Document Type


Publication Date

Winter 4-23-2018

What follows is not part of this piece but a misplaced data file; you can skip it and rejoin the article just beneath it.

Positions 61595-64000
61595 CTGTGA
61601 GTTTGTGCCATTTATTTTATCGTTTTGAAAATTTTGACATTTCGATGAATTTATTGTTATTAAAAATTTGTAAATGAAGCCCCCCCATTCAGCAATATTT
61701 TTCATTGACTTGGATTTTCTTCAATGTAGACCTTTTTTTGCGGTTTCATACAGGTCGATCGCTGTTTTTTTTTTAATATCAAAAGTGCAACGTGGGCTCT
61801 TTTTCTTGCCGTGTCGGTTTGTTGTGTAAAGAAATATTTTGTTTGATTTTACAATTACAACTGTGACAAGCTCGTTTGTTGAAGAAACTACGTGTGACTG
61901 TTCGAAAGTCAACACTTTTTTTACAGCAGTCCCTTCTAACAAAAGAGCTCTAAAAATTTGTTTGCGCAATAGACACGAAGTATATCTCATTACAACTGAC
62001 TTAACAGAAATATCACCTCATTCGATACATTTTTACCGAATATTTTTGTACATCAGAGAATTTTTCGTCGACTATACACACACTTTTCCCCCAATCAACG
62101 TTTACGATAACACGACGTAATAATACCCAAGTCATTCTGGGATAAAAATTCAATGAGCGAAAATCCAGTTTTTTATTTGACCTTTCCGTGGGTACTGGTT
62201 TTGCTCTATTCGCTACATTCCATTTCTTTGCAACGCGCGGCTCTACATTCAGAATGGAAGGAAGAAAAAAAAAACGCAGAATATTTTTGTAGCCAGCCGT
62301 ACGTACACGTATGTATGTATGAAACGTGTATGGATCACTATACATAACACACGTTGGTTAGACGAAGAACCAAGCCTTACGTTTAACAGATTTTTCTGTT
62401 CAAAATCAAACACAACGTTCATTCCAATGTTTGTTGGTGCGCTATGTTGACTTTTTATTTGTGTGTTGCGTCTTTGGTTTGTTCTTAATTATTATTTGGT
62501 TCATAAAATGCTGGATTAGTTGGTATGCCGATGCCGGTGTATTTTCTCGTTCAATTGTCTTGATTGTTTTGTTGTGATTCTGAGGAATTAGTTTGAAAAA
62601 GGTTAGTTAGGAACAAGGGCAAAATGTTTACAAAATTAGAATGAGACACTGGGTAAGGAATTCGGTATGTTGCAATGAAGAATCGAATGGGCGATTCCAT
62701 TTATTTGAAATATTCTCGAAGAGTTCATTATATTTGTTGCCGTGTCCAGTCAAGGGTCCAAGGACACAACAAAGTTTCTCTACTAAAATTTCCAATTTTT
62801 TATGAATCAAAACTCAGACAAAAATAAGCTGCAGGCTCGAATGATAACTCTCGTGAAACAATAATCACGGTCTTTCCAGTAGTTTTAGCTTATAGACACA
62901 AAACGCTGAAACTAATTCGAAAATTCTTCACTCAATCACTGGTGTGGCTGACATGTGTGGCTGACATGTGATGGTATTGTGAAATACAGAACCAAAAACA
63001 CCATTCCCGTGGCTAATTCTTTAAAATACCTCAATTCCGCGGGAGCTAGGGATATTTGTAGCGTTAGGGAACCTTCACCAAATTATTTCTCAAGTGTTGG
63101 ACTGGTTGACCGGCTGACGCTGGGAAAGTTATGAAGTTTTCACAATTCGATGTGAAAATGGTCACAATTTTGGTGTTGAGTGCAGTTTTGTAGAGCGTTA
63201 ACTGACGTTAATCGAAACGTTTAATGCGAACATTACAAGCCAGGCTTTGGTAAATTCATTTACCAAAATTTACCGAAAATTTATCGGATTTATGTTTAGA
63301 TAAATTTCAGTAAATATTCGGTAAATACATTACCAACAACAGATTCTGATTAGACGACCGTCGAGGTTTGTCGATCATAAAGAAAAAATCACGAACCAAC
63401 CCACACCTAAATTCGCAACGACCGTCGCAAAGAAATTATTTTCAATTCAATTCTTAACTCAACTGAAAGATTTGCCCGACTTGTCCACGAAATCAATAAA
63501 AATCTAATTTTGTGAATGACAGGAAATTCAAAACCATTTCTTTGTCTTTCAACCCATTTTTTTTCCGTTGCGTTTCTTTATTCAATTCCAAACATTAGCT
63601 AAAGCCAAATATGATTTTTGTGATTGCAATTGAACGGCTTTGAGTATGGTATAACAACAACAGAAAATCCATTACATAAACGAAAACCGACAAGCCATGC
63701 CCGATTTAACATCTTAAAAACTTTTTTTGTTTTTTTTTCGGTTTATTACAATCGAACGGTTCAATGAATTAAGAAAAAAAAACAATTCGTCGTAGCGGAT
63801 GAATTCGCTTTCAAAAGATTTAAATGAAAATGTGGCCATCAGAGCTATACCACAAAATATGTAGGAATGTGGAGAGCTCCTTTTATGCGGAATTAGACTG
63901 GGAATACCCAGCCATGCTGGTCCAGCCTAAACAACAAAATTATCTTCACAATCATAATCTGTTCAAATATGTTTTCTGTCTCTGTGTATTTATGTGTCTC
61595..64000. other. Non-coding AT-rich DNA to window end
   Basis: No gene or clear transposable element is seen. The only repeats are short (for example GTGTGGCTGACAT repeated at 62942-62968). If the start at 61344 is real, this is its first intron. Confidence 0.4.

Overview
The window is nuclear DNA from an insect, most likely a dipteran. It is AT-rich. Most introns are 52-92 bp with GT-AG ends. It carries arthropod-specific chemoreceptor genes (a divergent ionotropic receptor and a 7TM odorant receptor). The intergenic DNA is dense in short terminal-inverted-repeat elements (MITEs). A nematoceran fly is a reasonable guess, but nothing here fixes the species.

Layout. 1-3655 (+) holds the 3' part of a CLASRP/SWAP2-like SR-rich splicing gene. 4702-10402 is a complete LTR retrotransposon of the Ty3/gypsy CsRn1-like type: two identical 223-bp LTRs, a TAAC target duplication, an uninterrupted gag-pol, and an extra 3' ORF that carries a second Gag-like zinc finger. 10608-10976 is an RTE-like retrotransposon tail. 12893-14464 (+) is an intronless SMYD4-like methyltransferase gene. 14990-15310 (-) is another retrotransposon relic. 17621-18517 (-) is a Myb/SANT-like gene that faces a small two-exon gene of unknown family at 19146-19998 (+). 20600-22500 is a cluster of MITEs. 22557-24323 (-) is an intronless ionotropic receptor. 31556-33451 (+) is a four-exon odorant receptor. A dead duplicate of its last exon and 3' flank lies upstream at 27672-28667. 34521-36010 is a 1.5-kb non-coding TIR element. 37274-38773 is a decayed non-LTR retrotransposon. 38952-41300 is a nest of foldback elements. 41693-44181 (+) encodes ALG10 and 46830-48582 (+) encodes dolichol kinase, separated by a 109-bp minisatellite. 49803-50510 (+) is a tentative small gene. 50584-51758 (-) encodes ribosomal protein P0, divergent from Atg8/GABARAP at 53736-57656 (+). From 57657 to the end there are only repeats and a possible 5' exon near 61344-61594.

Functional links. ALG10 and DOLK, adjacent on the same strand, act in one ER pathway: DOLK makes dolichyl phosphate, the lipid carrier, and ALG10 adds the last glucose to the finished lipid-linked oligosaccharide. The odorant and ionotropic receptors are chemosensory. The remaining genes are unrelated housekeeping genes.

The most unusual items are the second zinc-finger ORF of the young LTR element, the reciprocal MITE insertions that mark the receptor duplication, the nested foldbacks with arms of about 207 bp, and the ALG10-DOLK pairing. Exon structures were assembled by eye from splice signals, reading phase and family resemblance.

The January 1913 edition of The Strand Magazine featured a short story titled “The Longest Day of Her Life” by W. B. Maxwell, prolific during his time but virtually unknown in modern studies of the Modernist Era. The son of popular novelist Mary Elizabeth Braddon, Maxwell spent much of his life writing and pursuing the creative arts; though in contact from a young age with some of the premier figures of the British literati, including Robert Browning, Arthur Conan Doyle, and Oscar Wilde, Maxwell was most inspired by his literary mother. Loving, kind, and immensely talented, Braddon set an example for her son that he spent all his days attempting to imitate. His parents experienced a loving, supportive relationship, and after marrying Sydney Brabazon Moore in 1906, Maxwell found similar marital felicity; in his autobiography he shared fondly, “I will say here that in Sydney Moore I became blessed with the dearest and most perfect wife anybody ever had. All that a woman can do for a man, to guide him, elevate him, sustain him, and make him happy has been done for me by her” (Maxwell 182). Surrounded by such positive examples of marriage, it is perhaps no surprise that many of his short stories dealt with the subject of family and spousal relationships.